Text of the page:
Wednesday, June 22, 2011 11:49 AM(Cross-posted on the Official Google Blog and the Google Public Policy Blog)
Over the past few months, we’ve announced $5 million in grants to be distributed by the John S. and James L. Knight Foundation and the International Press Institute—two non-profit organizations developing new approaches to journalism in the digital age—and we’re pleased to congratulate the first initiatives that have been selected as part of that funding.
Today at M.I.T., the Knight Foundation showcased 16 projects selected as the winners of the 2011 Knight News Challenge. Now in its fifth year, this media-innovation contest included $1 million in support from Google. As you’ll see in the full list of winners, these initiatives come from organizations large and small and are reminders that entrepreneurship can be sparked anywhere. Here are just a few examples of the creative ways the journalism community around the world is merging traditional skills with an online landscape:
- At the University of North Carolina at Chapel Hill, OpenBlock Rural will use its seed money to work with local governments and community newspapers across the state to collect, aggregate and publish data.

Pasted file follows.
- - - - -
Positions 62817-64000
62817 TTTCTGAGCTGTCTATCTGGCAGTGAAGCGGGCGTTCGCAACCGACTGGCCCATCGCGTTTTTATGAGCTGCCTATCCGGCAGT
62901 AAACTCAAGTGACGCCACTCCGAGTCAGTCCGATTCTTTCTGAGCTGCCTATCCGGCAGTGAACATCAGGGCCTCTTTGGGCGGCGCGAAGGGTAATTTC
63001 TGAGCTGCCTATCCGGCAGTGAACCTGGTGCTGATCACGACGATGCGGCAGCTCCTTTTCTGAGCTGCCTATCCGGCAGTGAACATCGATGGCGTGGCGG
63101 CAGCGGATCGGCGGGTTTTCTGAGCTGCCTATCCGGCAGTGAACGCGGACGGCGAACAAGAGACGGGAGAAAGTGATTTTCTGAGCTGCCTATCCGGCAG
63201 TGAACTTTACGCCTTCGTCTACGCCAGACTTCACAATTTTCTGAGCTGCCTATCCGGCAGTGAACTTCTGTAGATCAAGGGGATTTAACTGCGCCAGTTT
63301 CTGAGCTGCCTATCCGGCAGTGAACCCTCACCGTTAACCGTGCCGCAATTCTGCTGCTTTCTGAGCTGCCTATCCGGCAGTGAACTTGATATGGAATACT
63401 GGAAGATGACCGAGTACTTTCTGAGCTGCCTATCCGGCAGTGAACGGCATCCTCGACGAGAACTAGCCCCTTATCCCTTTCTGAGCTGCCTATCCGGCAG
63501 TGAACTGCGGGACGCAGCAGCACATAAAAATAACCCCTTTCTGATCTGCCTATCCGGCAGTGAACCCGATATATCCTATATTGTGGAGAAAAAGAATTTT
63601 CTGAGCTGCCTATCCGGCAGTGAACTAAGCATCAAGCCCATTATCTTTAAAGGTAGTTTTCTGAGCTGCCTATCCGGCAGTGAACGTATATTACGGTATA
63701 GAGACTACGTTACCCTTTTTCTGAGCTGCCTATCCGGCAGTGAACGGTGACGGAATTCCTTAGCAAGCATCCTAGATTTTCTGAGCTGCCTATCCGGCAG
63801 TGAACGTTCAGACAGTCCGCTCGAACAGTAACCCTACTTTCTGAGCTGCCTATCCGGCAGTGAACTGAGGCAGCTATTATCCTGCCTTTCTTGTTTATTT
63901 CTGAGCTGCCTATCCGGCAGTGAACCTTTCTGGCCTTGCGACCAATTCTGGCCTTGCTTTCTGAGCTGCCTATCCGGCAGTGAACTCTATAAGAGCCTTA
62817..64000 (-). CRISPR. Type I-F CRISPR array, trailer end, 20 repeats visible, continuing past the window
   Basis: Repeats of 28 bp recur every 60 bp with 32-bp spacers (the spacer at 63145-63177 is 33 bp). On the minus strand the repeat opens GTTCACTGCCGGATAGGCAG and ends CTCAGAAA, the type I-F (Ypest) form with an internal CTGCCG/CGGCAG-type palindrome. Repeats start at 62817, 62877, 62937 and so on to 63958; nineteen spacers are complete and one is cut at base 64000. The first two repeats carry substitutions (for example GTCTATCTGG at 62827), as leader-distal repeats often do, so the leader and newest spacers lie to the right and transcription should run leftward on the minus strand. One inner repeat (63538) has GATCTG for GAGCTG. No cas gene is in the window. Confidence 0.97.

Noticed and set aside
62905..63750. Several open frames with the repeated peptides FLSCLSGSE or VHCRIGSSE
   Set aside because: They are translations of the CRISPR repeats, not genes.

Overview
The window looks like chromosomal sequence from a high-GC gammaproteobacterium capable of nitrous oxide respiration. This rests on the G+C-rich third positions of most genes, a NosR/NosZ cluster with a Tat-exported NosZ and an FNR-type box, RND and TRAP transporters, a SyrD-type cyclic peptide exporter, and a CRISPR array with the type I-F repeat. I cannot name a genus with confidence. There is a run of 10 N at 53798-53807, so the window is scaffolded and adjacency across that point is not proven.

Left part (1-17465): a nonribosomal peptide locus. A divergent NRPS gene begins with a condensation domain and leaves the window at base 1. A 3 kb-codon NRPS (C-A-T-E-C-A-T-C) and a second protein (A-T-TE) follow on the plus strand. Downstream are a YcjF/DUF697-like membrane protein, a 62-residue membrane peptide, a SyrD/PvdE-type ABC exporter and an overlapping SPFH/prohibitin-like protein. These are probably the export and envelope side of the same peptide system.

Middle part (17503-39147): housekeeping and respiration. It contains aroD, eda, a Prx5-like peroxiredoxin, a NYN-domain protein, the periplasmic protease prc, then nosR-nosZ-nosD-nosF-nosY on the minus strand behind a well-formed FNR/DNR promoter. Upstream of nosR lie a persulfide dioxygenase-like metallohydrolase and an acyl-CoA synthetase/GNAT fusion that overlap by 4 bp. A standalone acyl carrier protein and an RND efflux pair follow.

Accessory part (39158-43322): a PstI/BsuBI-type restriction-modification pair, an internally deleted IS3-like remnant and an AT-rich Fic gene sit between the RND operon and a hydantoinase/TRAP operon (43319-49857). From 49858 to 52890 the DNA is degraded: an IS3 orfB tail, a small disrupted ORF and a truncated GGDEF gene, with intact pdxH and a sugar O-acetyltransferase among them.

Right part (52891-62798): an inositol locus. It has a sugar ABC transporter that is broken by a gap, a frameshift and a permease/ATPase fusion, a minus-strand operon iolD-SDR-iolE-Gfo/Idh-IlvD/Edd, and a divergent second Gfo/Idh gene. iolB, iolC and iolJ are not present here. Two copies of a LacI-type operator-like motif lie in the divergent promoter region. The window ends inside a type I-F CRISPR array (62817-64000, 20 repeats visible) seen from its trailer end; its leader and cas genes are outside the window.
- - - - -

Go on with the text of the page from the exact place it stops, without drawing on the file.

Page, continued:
- In Virginia, the Miller Center Foundation’s State Decoded will serve as a platform to display state codes, court decisions and information from legislative tracking services to make government more understandable to the average citizen.
- The Chicago Tribune will collaborate with the Investigative Editors & Reporters organization and The Spokesman-Review on a set of open-source, web-based tools that make it easier for journalists to use and analyze data.
- Liverpool, U.K.-based ScraperWiki will bring its experiences with public data to journalism camps in 12 U.S. states.
- Chile’s El Mostrador will develop an editorial and crowdsourced database to bring greater transparency to potential conflicts of interest.
- Ushahidi will build off its past crisis efforts to improve information-verification across email, Twitter, web feeds and text messages.
Other winning proposals tell rich multimedia stories, bridge the gap between traditional and citizen media and further improve the utility of data to journalists. Our sister program in partnership with the International Press Institute is also well underway. The entries in that competition are now in and the winners will be announced later this summer. We look forward to seeing the impacts these initiatives have on digital journalism and hope they encourage continued experimentation and innovation at the grassroots level.